|Heavyweight (Per 10/13)|
|1.||Semmy Schilt (?)|
|7.||Mirko Cro Cop|
|Light HW (per 10/13)|
|Middleweight (per 11/25)|
|Welterweight (per 10/13)|
|70kg (Per 11/25)|
|2.||Robin van Roosmalen|
|65kg (per 10/6)|
I've finally had a chance to sit down and watch Dynamite!! and there is a lot to say reflecting upon the events from that show. There has been a bit of an ongoing debate over the "level" of K-1 strikers and how they compare to MMA strikers. The general fallout from the internet seems to be that the disparity between K-1 kickboxers and MMA fighters is slim, with K-1 fighters being overrated by fans and the talent pool being shallow at this point in time.
Of course, it didn't help that at Dynamite!! we saw Gegard Mousasi take K-1 Heavyweight Champion Kyotaro to the distance and win the fight via decision. Mousasi even scored a few knockdowns, and this comes off the heels of his 2008 victory over Musashi.
The year 2010 was also the year that saw Alistair Overeem, a fighter primarily known for competing in Mixed Martial Arts take home kickboxing's most coveted prize; the K-1 World Grand Prix Championship. Overeem has long been an interesting topic for debate; is he good? Is he just alright? Do his poor Light Heavyweight performances from a few years ago reflect upon him now? What lengths has he gone to improve his performance? If he isn't that good of a striker, what does it say about K-1 competition?
The truth is, kickboxers are being beaten at their own game. Overeem holds wins over Badr Hari, Peter Aerts (twice), Ewerton Teixeira, Dzevad Poturak, Tyrone Spong and Gokhan Saki. That list is impressive and contains some of K-1's best fighters. Mousasi only holds two K-1 victories, over an aging and ready to retire Musashi and a sluggish if not exhausted from competing weeks before Kyotaro, but is still being used as an example of a MMA fighter making K-1 look bad.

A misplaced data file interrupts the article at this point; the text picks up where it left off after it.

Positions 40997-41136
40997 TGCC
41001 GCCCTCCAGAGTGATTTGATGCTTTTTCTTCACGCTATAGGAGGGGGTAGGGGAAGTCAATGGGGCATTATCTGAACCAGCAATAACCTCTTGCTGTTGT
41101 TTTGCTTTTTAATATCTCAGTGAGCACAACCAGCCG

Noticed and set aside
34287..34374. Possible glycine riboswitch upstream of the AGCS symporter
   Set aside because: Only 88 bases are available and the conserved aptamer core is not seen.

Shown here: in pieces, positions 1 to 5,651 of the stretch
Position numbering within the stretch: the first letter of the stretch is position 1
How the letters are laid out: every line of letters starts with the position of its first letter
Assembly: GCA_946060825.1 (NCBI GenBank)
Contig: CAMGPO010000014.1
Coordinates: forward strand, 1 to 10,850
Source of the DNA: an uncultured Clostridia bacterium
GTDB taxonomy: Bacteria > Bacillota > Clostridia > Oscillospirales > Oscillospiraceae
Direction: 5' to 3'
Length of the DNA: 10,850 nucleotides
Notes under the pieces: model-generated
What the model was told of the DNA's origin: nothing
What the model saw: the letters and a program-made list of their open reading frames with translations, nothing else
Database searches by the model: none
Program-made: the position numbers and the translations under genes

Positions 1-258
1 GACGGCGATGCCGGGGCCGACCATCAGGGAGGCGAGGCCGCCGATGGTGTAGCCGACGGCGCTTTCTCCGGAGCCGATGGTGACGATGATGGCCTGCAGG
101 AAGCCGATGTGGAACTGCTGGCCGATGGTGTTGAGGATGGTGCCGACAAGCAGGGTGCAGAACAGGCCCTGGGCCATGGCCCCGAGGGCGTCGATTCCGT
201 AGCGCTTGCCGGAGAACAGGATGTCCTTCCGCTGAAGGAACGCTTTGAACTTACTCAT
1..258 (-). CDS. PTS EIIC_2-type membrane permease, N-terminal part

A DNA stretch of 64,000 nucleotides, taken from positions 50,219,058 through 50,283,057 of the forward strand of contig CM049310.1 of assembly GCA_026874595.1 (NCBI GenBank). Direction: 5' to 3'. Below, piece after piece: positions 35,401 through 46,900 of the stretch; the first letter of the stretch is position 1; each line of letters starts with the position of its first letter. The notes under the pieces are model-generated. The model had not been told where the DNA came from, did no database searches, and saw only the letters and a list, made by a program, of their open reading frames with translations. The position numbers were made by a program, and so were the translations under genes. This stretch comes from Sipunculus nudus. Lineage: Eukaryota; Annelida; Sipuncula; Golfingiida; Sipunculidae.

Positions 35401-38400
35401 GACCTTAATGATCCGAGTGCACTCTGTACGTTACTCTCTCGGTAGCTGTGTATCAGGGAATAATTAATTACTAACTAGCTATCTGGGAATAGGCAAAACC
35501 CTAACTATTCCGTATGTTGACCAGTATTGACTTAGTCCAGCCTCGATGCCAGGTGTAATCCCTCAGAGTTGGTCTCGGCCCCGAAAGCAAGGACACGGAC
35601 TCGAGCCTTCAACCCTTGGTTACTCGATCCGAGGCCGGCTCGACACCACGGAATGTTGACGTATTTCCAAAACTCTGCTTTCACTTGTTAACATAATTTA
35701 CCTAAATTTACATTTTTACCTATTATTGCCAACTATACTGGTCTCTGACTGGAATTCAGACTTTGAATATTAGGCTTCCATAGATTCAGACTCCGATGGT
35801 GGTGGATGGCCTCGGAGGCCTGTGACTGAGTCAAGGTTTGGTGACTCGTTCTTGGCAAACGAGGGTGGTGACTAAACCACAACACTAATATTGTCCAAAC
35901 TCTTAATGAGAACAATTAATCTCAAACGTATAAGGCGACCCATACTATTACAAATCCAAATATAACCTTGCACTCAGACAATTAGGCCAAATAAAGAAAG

It seems foolish and unfair to label these fighters as either this or that. What really makes a fighter? Alistair Overeem has been training kickboxing since he was a teenager, making his pro debut at age 17 before switching over to MMA. Gegard Mousasi began his career as a boxer and kickboxer, transitioning to MMA and using his judo background combined with his striking prowess to be successful.
As we saw at Dynamite in Satoshi Ishii vs. Jerome Le Banner and Hideo Tokoro vs. Kazuhisa Watanabe, a striker moving into MMA put in grappling situations can be easily lost and frustrated, while a MMA fighter put in a pure striking situation can appear to be competent.
To use Gegard Mouasasi and Alistair Overeem as examples of Mixed Martial Artists "clowning" K-1 kickboxers is crass and an exercise in semantics at best. As I posed before, what really makes a fighter? Do the fact that both fighters' records in MMA are more prolific mean that they are Mixed MArtial Artists, or does the fact that they began as strikers mean that they are strikers that adapted a grappling game for Mixed Martial Arts, found success in MMA and stuck with it?